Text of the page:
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There Will Be Demand for Housing

Morgan Housel
March 9, 2012

Investor Bill Ackman was on CNBC yesterday discussing investments and the economy. He seems particularly bullish on the latter. "I think there's a decent chance that we massively outperform expectations," he told host Andrew Ross Sorkin.

The rationale is simple. Between collapsing prices and record-low interest rates, housing is now more affordable than ever. Factor in rising rental rates, and demand for new homes should rise dramatically. "Once unemployment stabilizes -- which, I think we're heading in the right direction -- all of the sudden people feel comfortable buying a home," Ackman said. That builds momentum that can drive the entire economy higher.

But hold on, warned former senator and co-host Judd Gregg:

How do you factor in the demographics? I mean, we're going from 35 million retired people to 70 million retired people ... the baby boom generation, the generation that basically drove the home market in the '70s, '80s, '90s, and 2000s ... they don't want to buy a home. They'd actually probably like to get rid of the home they're in ... It would seem we don't have the energy to buy homes that we did in the '80s and '90s.

Ackman's reply was, to paraphrase: Yes, but the baby boomers had kids. And they like buying homes, too.

I'd like to expand on that a little.

The baby boom generation was indeed large compared with their parents' cohort. But given the number of kids they had, the U.S. now has a fairly young population:

Age Cohort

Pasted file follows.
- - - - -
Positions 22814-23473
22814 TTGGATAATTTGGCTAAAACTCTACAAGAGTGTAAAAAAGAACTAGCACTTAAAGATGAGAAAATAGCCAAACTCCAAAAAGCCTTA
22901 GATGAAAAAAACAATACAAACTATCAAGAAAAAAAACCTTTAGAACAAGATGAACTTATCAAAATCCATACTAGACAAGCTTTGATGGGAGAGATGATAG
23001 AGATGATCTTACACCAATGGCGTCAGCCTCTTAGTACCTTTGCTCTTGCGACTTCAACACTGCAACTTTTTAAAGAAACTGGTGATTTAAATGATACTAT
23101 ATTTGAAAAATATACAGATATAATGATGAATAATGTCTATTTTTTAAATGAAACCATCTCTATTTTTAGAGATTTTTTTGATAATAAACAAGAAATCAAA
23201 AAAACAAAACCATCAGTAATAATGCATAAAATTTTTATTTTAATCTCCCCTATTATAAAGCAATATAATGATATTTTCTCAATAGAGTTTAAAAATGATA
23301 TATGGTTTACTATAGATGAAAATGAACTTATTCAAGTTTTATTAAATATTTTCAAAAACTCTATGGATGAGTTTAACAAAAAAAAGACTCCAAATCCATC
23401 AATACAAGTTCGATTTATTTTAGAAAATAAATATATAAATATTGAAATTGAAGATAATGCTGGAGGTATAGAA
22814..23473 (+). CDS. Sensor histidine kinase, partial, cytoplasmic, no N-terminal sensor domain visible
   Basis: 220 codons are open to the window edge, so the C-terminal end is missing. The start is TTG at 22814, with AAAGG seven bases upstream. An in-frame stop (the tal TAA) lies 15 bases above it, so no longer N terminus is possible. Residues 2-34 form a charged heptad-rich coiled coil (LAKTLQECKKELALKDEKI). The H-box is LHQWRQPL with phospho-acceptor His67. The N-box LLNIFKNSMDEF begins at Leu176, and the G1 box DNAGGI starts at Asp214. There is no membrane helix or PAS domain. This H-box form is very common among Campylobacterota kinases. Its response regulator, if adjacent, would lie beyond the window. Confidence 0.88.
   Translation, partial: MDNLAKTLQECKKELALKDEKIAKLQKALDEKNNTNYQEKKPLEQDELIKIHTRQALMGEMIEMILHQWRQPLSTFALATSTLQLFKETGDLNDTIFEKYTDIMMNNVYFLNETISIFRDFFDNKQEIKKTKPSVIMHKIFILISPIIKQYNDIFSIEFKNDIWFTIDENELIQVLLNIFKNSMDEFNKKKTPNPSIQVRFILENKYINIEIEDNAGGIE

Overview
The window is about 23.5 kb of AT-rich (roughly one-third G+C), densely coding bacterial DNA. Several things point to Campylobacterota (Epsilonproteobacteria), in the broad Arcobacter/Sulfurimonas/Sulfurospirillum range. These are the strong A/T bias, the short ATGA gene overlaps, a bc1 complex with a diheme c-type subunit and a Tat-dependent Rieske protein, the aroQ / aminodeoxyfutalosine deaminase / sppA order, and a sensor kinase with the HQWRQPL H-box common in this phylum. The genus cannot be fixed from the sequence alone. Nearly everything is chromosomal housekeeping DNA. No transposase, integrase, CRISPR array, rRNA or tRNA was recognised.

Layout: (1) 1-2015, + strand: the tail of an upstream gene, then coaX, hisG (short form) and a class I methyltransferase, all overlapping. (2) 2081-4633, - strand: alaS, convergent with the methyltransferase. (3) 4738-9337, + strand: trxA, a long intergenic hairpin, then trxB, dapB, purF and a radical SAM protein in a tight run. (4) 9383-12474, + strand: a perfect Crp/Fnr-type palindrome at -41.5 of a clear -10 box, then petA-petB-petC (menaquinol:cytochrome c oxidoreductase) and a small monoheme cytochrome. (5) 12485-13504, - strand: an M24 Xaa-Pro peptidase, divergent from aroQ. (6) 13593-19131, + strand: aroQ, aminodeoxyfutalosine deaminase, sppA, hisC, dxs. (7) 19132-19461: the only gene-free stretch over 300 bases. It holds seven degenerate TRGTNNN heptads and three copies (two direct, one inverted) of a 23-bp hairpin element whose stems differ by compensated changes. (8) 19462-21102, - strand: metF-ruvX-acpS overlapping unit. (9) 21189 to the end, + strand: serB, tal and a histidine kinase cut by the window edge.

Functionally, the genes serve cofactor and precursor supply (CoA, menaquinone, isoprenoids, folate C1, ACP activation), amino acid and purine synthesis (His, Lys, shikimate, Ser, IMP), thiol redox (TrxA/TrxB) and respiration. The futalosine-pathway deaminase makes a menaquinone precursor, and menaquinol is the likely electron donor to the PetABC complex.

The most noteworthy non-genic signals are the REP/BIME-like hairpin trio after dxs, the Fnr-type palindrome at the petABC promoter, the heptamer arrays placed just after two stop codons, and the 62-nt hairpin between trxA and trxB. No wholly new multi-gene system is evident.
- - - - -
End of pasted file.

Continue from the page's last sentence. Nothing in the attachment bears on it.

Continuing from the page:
Number of Americans (2010)

Percentage of Total Population

<20 83.2 million 27%
20-45 102.7 million 34%
45-70 91.8 million 30%
>70 26.6 million 9%

Source: Census Bureau.

That's important when forecasting housing demand. Over the long run, housing demand rests on one key number: new household formation.

Since 1947, an average of 1.2 million new households have formed every year. New home construction has averaged slightly more -- 1.5 million a year -- for two reasons: Some old and dilapidated homes are torn down every year, and we had massive housing overbuild over during the 2000s.

The bad news: New household formation fell off a cliff when the recession hit. In 2009, just 398,000 new households were formed, the lowest in decades. High unemployment among the young pushed a wave of people to move back in with their parents, and financial strains among older workers caused families to double-up in a single home. According to the Census Bureau, the number of individuals and families doubling up jumped from 61.7 million in 2007 to 69.2 million in 2011, and the number of those age 25-34 living with their parents rose from 4.7 million before the recession to 5.9 million in 2011. That drop in household formation is partly why new home construction plunged (it's now at an all-time low), and why it's been so hard to soak up excess housing inventory left over by the bubble.

Here's how a recent Goldman Sachs research report put it:

Holding headship rates within each age group constant at their 2007 level, growth in the size of the population and changes in its age structure would have warranted annual household formation of 1.3 to 1.4 million per year over the last few years. The reason that actual household formation was only about half that amount per year was a decline in headship rates within age groups -- and in particular, a sharp drop in the headship rate for persons aged 18 to 34.

But the dip won't last. Young folks living in their parents' basement and suppressing the urge to start a family can only handle it for so long. Once jobs bounce back -- and